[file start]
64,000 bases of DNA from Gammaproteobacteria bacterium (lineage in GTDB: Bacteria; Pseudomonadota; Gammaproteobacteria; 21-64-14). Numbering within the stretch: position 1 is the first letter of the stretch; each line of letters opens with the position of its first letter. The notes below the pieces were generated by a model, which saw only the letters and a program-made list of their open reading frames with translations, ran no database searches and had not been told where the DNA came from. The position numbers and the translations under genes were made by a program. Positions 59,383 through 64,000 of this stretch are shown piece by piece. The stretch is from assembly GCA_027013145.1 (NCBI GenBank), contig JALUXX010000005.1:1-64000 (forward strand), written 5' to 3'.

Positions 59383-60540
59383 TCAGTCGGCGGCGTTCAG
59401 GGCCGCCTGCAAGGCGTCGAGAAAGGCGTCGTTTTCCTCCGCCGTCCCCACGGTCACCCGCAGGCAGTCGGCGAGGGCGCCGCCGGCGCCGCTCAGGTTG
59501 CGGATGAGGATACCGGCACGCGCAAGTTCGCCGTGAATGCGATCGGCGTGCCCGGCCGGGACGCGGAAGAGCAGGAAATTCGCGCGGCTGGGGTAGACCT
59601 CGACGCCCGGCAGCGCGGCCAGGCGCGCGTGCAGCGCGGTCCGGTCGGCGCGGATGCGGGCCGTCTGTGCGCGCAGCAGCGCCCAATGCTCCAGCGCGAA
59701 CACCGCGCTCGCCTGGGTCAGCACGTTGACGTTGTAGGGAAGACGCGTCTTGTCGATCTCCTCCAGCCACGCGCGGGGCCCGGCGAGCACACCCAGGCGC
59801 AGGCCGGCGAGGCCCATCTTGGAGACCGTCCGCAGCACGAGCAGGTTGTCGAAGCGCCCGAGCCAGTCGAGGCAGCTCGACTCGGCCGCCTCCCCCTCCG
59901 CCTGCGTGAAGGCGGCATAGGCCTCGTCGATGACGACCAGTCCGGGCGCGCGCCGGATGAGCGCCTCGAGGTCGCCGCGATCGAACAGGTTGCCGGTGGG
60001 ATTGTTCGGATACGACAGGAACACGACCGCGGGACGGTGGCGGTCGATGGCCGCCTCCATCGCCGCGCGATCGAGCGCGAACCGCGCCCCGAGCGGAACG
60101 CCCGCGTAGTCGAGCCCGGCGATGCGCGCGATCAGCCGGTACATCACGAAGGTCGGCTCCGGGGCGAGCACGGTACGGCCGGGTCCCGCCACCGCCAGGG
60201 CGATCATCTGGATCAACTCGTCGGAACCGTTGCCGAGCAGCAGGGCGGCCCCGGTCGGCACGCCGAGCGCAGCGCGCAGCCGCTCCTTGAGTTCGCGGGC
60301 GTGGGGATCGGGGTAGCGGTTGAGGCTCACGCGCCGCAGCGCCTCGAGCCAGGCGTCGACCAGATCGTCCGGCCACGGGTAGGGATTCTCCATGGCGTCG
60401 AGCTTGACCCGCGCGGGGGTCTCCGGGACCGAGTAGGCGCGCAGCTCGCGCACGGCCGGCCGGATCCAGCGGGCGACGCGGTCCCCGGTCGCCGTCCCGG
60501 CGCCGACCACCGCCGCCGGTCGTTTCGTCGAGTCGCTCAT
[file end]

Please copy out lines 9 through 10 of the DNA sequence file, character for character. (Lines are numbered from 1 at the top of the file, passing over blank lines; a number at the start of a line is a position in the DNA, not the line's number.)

59901 CCTGCGTGAAGGCGGCATAGGCCTCGTCGATGACGACCAGTCCGGGCGCGCGCCGGATGAGCGCCTCGAGGTCGCCGCGATCGAACAGGTTGCCGGTGGG
60001 ATTGTTCGGATACGACAGGAACACGACCGCGGGACGGTGGCGGTCGATGGCCGCCTCCATCGCCGCGCGATCGAGCGCGAACCGCGCCCCGAGCGGAACG